All sides, including CBE, agree that the only option for dealing with the AMD is to treat the runoff before it comes in contact with aquatic life. Last year CBE received Waste Management and Mines Act permits from two B.C. ministries - Mines and Environment - for a plan to build a treatment plant to neutralize the acid and capture the metals.

The plan would turn the mine site into a landfill for non-hazardous industrial wastes to effectively plug Britannia's open pits and thereby reduce the inflow of rainwater and outflow of AMD. Fees for dumping waste would cover the costs of running the treatment plant, according to CBE.

The final part of the plan would see diversions built to pipe contaminated waters from one of two main exits known as Jane Portal away from Britannia Creek to a second portal which enters Howe Sound at a depth of 40 meters.

But CBE has not found the $4 million it is estimated to cost to build the treatment plant and has not conducted the required studies needed to begin clean-up of the site, thereby defaulting on its remediation order. This despite the fact that the company sold an uncontaminated portion of the property in 1990 for $14.8 million for the Furry Creek real estate and golf course development on Howe Sound.

Residents and environmentalists had balked at the idea of solving one polluting problem by introducing more pollution.

The watchdog Environmental Mining Council of B.C. (EMCBC) said the companyís contaminated soils landfill idea was never financially viable or environmentally sound.


More than 1,000 miners were on Britannia Mine's payroll during its peak production year of 1929, two years after this photo was taken.
"The financing institutions or partners that CBEL has approached apparently reached a similar conclusion," said EMCBC executive director Alan Young. "Itís time the provincial government recognized that this so-called plan is going nowhere and did something to end the continued pollution at this site."

B.C.'s Ministry of Environment realized in April that CBE was "in serious default of the requirements" of the remediation order. So it revived what is known as the "responsible party process," meaning it notified other companies who earlier operated or owned the mine, that they are potentially responsible for Britannia's cleanup.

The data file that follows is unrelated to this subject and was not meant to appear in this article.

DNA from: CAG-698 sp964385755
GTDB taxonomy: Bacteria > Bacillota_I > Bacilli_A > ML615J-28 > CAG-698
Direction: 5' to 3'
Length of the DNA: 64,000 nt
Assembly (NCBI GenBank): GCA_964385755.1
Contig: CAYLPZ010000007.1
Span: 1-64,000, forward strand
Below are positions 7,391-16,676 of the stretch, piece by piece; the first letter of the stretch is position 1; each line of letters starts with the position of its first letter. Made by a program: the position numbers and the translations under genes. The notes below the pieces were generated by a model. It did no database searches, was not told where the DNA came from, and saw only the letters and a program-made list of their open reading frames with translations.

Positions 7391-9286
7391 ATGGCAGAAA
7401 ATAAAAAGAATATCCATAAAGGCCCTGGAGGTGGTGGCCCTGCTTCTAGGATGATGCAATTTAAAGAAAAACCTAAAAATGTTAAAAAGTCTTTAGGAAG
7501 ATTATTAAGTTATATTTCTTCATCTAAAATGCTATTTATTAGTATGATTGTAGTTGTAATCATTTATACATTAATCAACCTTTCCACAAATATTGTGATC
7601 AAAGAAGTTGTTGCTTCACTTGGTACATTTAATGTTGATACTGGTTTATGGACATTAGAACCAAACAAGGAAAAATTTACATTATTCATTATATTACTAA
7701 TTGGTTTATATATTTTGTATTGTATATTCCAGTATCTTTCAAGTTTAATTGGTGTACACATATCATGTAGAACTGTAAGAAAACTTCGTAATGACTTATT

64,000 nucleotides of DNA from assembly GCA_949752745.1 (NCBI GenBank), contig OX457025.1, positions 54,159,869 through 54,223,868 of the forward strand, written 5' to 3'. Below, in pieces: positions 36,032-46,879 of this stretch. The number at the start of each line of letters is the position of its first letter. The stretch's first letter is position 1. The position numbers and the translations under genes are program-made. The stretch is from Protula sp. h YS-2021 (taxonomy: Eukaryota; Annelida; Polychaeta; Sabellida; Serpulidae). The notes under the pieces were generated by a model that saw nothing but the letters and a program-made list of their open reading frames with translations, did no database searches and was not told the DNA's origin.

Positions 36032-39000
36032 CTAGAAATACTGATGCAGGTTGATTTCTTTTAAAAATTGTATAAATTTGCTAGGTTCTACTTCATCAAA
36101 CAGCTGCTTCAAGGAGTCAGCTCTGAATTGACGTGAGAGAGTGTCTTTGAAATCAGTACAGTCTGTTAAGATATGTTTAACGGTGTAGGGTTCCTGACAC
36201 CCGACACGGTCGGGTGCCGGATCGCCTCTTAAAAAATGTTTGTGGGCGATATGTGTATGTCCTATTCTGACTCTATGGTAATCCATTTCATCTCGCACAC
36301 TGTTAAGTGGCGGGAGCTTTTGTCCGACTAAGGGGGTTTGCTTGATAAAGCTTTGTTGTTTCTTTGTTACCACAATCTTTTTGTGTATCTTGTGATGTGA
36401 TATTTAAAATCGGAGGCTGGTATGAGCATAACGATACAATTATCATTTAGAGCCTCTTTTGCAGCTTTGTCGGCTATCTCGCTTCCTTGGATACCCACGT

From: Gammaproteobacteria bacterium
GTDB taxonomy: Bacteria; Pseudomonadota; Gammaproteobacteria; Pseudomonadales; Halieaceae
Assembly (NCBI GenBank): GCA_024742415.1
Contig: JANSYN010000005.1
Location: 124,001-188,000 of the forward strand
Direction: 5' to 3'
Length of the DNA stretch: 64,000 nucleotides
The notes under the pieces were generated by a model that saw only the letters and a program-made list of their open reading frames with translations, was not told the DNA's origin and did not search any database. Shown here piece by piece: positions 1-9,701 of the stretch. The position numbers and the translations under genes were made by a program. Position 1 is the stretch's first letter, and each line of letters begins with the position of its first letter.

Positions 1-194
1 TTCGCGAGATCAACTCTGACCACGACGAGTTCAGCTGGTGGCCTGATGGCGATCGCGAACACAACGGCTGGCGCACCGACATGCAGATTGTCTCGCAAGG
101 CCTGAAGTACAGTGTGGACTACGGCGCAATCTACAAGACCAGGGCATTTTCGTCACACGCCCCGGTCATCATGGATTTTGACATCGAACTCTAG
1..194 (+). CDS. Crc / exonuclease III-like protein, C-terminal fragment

The companies include ARCO, CanZinco and ArrowHead/Ivaco. None of the companies has accepted responsibility for the pollution or offered to assist in cleaning up the site.

Assistant regional waste manager for the Ministry of Environment, Lands and Parks, Ray Robb told ENS that CBE's landfill permit had been suspended because of last week's missed deadline and the company is now under legal investigation. The ministry will also continue its pursuit of the companies above.

"We were looking at going after other parties a couple of years ago but put that on hold when Copper Beach came to us with its remediation plan," said Robb.


Britannia Beach as it looked in 1916.
"When it became obvious their plan wasn't going to work we went after these companies again."

Robb said CBE could be charged if suspected of discharging waste into the environment causing pollution, or for violating its remediation order. Those charges carry penalties of between $300,000 and a $1 million but could take up to two years to come to court.

"One consideration is that if you get a successful conviction, does Copper Beach have any money to pay the fine?" said Robb.

"The ministry has no reason to vary from the path it's on right now, which is to name those people who profited from mining on an order and tell them to clean it up.

"Some of those folks have substantially deep pockets and they might might appeal or challenge, but we can prosecute under the Waste Management Act and get them to accept their responsibilities. It's not the taxpayers responsibility."

Copper Beach Estates director Tim Drummond did not return ENS phone calls.